Inflation eases in July but remains near 40-year highs
Annual consumer inflation dipped to 8.5 percent in July after hitting a 40-year high of 9.1 percent in June as falling gas prices finally gave consumers a break at the pump.
The consumer price index (CPI) was unchanged on a monthly basis, the Department of Labor reported Wednesday. Dow Jones economists had been expecting an uptick of 0.2 percent in inflation from June to July.
It’s not clear whether the latest dip means the U.S. economy has finally broken the back of inflation or if the lull is only temporary. Inflation has been rising rapidly since the middle of 2020 but has seen a couple of quick dips during that period, notably from July to August in 2021 and from March to April of this year.
The latest numbers from the Department of Labor show that the index for energy in July was up 32.9 percent annually, falling from 41.6 percent in June. The food index was up 10.9 percent annually, rising from 10.4 percent in June. Grocery prices reflected in the food-at-home index rose to 13.1 percent annually, up nearly a percentage point from 12.2 percent last month.
July core inflation, which is all goods minus the particularly volatile categories of food and energy, stayed even at 5.9 percent, which analysts say bodes well for the overall economy and may indicate an inflection point, or a fundamental change in the trajectory of inflation.
However, food and energy price swings are the ones that consumers feel most directly, and economists Wednesday were paying close attention to food prices in particular.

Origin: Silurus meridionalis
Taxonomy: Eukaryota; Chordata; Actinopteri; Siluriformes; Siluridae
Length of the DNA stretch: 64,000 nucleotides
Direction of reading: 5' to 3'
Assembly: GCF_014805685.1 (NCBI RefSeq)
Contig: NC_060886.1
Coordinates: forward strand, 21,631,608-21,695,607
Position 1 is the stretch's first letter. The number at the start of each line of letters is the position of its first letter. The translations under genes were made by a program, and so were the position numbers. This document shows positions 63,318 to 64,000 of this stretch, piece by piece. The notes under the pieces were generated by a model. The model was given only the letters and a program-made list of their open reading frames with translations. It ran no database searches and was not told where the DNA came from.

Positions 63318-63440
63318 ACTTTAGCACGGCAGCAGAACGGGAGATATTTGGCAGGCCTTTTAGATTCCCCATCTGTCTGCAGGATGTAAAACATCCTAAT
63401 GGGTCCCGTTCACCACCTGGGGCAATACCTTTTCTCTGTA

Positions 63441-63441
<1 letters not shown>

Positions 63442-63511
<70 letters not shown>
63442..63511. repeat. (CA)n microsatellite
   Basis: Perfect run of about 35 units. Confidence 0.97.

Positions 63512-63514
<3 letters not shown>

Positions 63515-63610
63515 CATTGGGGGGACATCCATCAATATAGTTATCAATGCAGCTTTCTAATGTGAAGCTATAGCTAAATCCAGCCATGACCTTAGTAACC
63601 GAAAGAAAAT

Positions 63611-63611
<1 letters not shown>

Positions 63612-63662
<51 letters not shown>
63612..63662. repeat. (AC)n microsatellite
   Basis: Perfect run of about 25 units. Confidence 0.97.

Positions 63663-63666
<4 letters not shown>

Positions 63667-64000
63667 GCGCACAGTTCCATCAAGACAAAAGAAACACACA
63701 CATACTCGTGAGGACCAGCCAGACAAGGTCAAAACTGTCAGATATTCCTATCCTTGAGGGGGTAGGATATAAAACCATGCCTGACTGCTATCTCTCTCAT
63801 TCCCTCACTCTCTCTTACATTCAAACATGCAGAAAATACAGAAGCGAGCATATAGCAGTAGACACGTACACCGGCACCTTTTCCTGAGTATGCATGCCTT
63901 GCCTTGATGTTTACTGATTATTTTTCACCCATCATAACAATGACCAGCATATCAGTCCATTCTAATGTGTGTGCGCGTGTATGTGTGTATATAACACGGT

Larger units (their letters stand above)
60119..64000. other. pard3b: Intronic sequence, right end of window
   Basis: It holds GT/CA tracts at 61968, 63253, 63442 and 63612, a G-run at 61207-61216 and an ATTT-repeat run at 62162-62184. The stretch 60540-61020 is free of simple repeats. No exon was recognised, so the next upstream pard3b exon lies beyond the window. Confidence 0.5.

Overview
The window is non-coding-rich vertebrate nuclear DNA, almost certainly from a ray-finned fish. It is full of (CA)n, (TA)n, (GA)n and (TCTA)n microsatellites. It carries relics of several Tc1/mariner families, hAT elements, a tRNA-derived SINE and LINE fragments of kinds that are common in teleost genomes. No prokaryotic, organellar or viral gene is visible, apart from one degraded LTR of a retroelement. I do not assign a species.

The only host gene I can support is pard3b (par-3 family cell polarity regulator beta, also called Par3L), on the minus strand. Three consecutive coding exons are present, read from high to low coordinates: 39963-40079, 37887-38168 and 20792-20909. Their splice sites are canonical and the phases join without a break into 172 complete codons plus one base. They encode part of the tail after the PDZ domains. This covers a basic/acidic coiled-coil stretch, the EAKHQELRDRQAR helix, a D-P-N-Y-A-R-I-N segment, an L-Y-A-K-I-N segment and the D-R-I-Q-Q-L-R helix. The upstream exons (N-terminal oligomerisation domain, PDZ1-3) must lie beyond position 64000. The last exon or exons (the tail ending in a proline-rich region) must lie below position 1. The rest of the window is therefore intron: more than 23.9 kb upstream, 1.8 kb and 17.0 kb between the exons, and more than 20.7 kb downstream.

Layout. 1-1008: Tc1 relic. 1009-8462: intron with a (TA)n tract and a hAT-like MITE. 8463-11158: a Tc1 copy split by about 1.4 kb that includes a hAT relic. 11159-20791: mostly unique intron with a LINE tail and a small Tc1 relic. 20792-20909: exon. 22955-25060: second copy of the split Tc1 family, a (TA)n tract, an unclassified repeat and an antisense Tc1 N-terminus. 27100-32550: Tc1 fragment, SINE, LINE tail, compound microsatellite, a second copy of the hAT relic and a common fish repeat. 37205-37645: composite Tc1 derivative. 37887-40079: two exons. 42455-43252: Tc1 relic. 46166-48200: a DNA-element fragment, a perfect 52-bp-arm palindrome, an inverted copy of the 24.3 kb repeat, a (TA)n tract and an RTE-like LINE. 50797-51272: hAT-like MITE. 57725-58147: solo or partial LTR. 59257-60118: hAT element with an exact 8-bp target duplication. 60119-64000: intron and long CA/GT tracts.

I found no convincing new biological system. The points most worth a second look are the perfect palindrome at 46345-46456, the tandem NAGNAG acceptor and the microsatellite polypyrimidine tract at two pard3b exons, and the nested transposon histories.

“A key gauge to watch is the food price index,” Boston College economist Brian Bethune said in a statement. “Upstream prices for food commodities have declined sharply with the grain shipments out of the Ukraine; however, it may take a couple of months for the drop in grain prices to affect prices at the local grocery store. There has been a massive shift to discount grocery distributors which is not reflected in the cost of living.”
The gasoline index was up 44 percent since July of last year — a major increase but still a significant reduction from the 60 percent annual rise seen in June.
Gasoline prices at the pump have dropped by a full dollar since last month, according to auto group AAA. The national average for a gallon of gas is now $4.01, down from $5.01 in June, but still up from $3.18 a year ago.
The Federal Reserve has been hiking interest rates since March in an effort to tame inflation that the central bank and Treasury Department had initially described as “transitory.” Treasury Secretary Yellen said earlier this year that she’d been wrong about this characterization of inflation, which has proven to be a much more significant problem in the wake of global private-sector shutdowns caused by the pandemic.
Markets responded positively to news of the reprieve.
The Dow Jones Industrial Average index of major U.S. companies jumped by 1.3 percent, or more than 400 points, in the first minute or two of trading on Wednesday. The S&P 500 index jumped 1.6 percent, more than 69 points, and the Nasdaq rose more than 2.1 percent, or 263 points.
Ahead of the opening of markets on Wednesday, futures for the Dow Jones leapt 411 points, or 1.3 percent. Contracts for the S&P 500 jumped 1.7 percent, while Nasdaq 100 futures jumped 2.3 percent.
A survey from insurance company Prudential released Wednesday found that consumers are still worried about a recession in the U.S. economy as the Fed continues to hike interest rates to stretch the purchasing power of the dollar.
“Most (74 percent) of Americans are concerned about the looming recession and are bracing for an economic downturn within the next two years. These concerns have been a primary driver among more than half (53 percent) of Americans who report worrying about money daily and are beginning to make big and small changes to cope,” the survey found.
Updated at 9:52 a.m.